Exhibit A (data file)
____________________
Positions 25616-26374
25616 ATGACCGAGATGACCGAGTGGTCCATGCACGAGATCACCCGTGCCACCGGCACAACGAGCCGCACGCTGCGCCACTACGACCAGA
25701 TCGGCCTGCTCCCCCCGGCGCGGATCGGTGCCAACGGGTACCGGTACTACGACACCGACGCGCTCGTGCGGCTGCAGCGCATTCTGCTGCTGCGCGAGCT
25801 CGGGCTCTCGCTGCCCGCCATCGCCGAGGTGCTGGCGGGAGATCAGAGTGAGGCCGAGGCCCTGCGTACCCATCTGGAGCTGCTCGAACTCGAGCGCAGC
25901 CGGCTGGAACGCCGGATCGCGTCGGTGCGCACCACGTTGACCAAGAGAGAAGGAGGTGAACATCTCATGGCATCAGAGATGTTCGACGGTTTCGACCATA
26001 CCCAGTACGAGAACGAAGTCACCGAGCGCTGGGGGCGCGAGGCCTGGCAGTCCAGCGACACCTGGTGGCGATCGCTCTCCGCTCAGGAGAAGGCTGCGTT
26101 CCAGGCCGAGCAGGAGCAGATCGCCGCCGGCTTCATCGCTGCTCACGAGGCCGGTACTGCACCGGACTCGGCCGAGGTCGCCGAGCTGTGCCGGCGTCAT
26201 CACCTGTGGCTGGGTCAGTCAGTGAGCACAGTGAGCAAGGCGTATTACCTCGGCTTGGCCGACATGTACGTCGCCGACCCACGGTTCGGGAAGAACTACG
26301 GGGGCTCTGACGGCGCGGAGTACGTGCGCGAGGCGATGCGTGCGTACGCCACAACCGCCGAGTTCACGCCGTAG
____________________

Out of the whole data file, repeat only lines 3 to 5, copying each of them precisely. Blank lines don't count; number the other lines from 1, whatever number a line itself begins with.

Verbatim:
25701 TCGGCCTGCTCCCCCCGGCGCGGATCGGTGCCAACGGGTACCGGTACTACGACACCGACGCGCTCGTGCGGCTGCAGCGCATTCTGCTGCTGCGCGAGCT
25801 CGGGCTCTCGCTGCCCGCCATCGCCGAGGTGCTGGCGGGAGATCAGAGTGAGGCCGAGGCCCTGCGTACCCATCTGGAGCTGCTCGAACTCGAGCGCAGC
25901 CGGCTGGAACGCCGGATCGCGTCGGTGCGCACCACGTTGACCAAGAGAGAAGGAGGTGAACATCTCATGGCATCAGAGATGTTCGACGGTTTCGACCATA